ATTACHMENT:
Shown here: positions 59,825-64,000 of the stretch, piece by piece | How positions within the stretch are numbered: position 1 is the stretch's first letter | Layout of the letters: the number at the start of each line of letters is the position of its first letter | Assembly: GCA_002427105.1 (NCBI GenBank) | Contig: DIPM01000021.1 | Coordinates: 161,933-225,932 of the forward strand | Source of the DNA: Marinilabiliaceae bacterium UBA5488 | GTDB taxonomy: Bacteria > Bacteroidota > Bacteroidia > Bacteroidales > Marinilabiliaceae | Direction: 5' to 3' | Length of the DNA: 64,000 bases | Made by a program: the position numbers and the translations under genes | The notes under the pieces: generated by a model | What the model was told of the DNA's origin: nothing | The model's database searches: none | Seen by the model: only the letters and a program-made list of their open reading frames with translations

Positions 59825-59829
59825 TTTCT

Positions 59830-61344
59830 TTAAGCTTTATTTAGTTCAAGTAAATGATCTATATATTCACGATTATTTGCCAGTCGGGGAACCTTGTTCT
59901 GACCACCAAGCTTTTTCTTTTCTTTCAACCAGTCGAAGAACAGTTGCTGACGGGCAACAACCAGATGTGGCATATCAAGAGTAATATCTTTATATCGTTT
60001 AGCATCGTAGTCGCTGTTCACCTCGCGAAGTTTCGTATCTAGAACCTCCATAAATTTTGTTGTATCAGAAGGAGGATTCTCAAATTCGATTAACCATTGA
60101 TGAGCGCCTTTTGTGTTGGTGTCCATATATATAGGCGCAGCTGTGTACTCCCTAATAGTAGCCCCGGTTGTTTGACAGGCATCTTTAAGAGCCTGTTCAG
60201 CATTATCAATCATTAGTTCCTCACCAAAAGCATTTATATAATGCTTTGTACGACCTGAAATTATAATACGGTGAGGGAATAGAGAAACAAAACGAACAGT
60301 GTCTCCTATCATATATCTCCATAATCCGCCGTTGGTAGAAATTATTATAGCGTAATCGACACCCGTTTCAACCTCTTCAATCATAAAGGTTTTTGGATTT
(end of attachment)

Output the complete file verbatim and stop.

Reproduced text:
Shown here: positions 59,825-64,000 of the stretch, piece by piece | How positions within the stretch are numbered: position 1 is the stretch's first letter | Layout of the letters: the number at the start of each line of letters is the position of its first letter | Assembly: GCA_002427105.1 (NCBI GenBank) | Contig: DIPM01000021.1 | Coordinates: 161,933-225,932 of the forward strand | Source of the DNA: Marinilabiliaceae bacterium UBA5488 | GTDB taxonomy: Bacteria > Bacteroidota > Bacteroidia > Bacteroidales > Marinilabiliaceae | Direction: 5' to 3' | Length of the DNA: 64,000 bases | Made by a program: the position numbers and the translations under genes | The notes under the pieces: generated by a model | What the model was told of the DNA's origin: nothing | The model's database searches: none | Seen by the model: only the letters and a program-made list of their open reading frames with translations

Positions 59825-59829
59825 TTTCT

Positions 59830-61344
59830 TTAAGCTTTATTTAGTTCAAGTAAATGATCTATATATTCACGATTATTTGCCAGTCGGGGAACCTTGTTCT
59901 GACCACCAAGCTTTTTCTTTTCTTTCAACCAGTCGAAGAACAGTTGCTGACGGGCAACAACCAGATGTGGCATATCAAGAGTAATATCTTTATATCGTTT
60001 AGCATCGTAGTCGCTGTTCACCTCGCGAAGTTTCGTATCTAGAACCTCCATAAATTTTGTTGTATCAGAAGGAGGATTCTCAAATTCGATTAACCATTGA
60101 TGAGCGCCTTTTGTGTTGGTGTCCATATATATAGGCGCAGCTGTGTACTCCCTAATAGTAGCCCCGGTTGTTTGACAGGCATCTTTAAGAGCCTGTTCAG
60201 CATTATCAATCATTAGTTCCTCACCAAAAGCATTTATATAATGCTTTGTACGACCTGAAATTATAATACGGTGAGGGAATAGAGAAACAAAACGAACAGT
60301 GTCTCCTATCATATATCTCCATAATCCGCCGTTGGTAGAAATTATTATAGCGTAATCGACACCCGTTTCAACCTCTTCAATCATAAAGGTTTTTGGATTT